Even with torn cleat, hours of practice lead Brode to perfect winning kick

by ,

first_img Published on October 6, 2010 at 12:00 pm Contact Michael: [email protected] | @Michael_Cohen13 Mark Brode hates his cleats. After just 10 games, he is already on his second pair. The first set ripped, and the current pair is on its way. Brode’s right cleat has a tear that requires taping before every game. ‘These cleats are terrible, man,’ he said. ‘They’re falling apart big time. Now I have to play with a taped shoe.’ But that taped shoe — as worn and tattered as it may be — had one piece of magic left within its seams. One perfect strike that gave the Syracuse men’s soccer team just its second win of the season. With just over 30 seconds remaining in overtime against No. 24 Colgate Wednesday, Brode stepped up to take a free kick from just outside the 18-yard box. After a fake by junior Nick Roydhouse, Brode drilled the ball into the upper corner for the 3-2 win over the Raiders. It was Brode’s second goal of the game. And it was SU’s third goal on a free kick this season, all of which have come from Brode and Roydhouse.AdvertisementThis is placeholder text Their efforts are the culmination of hours spent perfecting the art of the free kick. It’s proved to be one of the Orange’s most potent weapons this season, accounting for 37.5 percent of the team’s goals. Though Brode’s goal came in the 100th minute of play, it was set up more than an hour earlier in the first half. In the 22nd minute, Roydhouse was taken down just outside the penalty box. Just like the seconds prior to the game-winning goal, Brode and Roydhouse stood over the ball in the first half. Brode faked, and Roydhouse took a left-footed strike toward goal. Although it missed, it gave the Raiders something to think about when they faced that very same scenario in overtime. ‘I think Colgate was fully expecting me to take the shot,’ Roydhouse said. And that was his plan all along. As he and Brode hovered over the ball in overtime, it was Roydhouse who spoke up first, saying he wanted to be the one to strike the ball. But Brode had other ideas. ‘He really wanted that one, too, but I told him I was going to take it,’ Brode said. ‘I practice a lot bending (the ball to the) back post. I just went to hit it and curve it as fast as I possibly could.’ So this time it was Roydhouse who provided the fake and Brode who would take the strike on goal. Roydhouse faked, and Brode struck the outside of the ball with his taped-up right foot. As the ball bent toward the back post, Roydhouse began to jump up and down. He’d seen his free kick against Northeastern give the Orange its first win of the season, and with Brode’s shot in mid-flight he knew the team had its second. ‘I’d like to see my reaction on tape, because I think I started jumping as soon as he hit it,’ Roydhouse said. ‘Perfection. He couldn’t have hit it any better.’ That perfection, that inability to hit the ball any better, came from striking hundreds of free kicks identical to this one with Roydhouse after training sessions. The pair will often stay late, past the time when practice has concluded and the others have left, just to work on their set pieces. With a bag of soccer balls and plastic defenders, they perfect their craft. All in hopes of having one chance to do something special during the games. ‘That’s always how you become confident on anything is practice,’ SU head coach Ian McIntyre said. ‘They’re two good soccer junkies. … It wasn’t just about completing that (play). It was about the composure that Brode had with 40-odd seconds to go to take that one. I think that’s just reward for a lot of hard work for him and for the team.’ And as he stood over the ball to take that shot, he was definitely composed. He told Roydhouse he wanted the chance to hit the shot, and he never wavered. Roydhouse, the team’s leader in goals and specialist on set pieces, couldn’t stop him. He knew it was Brode’s free kick to strike. ‘I couldn’t say no to him,’ Roydhouse said. ‘He must have had a feeling or something.’ Maybe he’ll have to keep those worn-out cleats after all. ‘We should probably see if we can get the guy a new pair of boots,’ McIntyre said. ‘But if he’s scoring with them, and if it works, sometimes you don’t mess with it.’ [email protected] Facebook Twitter Google+center_img Commentslast_img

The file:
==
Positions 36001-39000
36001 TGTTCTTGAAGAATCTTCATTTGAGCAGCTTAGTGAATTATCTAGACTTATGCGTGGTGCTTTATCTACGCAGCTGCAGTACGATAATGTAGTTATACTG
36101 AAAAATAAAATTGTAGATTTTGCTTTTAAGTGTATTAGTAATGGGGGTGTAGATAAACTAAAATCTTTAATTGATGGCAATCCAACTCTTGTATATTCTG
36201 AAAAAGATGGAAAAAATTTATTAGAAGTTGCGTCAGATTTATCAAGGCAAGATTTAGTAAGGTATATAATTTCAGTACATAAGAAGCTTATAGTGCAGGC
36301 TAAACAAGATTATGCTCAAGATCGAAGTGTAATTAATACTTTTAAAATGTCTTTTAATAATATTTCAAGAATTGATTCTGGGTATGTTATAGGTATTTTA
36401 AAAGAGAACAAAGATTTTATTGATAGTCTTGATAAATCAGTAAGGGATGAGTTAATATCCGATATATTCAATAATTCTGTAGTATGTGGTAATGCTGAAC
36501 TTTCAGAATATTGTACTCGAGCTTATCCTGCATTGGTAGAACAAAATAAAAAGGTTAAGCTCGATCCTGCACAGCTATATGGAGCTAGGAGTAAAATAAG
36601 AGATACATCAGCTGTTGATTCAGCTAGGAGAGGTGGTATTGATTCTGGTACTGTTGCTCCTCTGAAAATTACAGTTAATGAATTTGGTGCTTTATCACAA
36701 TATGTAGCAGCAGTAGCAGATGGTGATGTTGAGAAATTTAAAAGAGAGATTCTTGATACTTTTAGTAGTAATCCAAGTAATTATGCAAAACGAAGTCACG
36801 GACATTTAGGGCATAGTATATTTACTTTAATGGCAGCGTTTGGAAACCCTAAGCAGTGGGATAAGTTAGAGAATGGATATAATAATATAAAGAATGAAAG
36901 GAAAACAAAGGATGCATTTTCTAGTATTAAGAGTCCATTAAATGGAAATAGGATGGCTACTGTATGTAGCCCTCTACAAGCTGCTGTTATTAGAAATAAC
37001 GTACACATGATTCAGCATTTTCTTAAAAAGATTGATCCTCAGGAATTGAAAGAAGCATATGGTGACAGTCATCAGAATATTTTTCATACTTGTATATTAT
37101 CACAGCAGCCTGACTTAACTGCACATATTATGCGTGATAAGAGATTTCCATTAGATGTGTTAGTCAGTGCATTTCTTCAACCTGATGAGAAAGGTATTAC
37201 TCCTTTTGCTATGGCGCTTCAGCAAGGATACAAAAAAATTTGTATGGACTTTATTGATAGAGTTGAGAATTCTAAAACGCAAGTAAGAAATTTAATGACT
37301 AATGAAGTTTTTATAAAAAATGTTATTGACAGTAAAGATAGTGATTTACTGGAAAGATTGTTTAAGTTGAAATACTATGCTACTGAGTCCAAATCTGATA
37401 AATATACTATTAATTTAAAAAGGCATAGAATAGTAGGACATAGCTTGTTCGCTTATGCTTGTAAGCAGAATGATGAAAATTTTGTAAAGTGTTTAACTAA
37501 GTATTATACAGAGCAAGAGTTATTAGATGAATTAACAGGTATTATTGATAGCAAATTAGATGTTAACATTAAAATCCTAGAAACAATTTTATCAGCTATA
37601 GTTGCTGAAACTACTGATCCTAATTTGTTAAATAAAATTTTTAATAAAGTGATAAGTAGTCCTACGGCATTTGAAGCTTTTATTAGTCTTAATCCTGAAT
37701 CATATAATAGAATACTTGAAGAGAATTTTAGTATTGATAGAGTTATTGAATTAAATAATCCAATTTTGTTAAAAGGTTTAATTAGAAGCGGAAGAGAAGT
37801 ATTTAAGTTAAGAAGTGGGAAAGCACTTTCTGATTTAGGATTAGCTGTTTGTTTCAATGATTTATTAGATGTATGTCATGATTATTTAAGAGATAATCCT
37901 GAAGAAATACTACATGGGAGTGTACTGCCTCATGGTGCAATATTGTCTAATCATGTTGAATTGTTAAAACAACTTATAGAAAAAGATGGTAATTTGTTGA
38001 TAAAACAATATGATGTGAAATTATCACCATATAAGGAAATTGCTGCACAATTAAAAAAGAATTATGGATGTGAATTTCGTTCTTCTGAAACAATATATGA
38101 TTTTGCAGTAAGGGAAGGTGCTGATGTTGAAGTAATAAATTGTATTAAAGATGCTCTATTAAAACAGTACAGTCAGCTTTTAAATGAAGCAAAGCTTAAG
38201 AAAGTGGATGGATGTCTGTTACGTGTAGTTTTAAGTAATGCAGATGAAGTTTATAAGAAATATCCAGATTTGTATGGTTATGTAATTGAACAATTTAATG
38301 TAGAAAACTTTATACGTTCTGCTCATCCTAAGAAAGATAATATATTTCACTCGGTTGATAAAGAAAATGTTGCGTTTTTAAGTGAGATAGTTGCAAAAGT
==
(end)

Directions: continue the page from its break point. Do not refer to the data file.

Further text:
Leave a Reply

Your email address will not be published. Required fields are marked *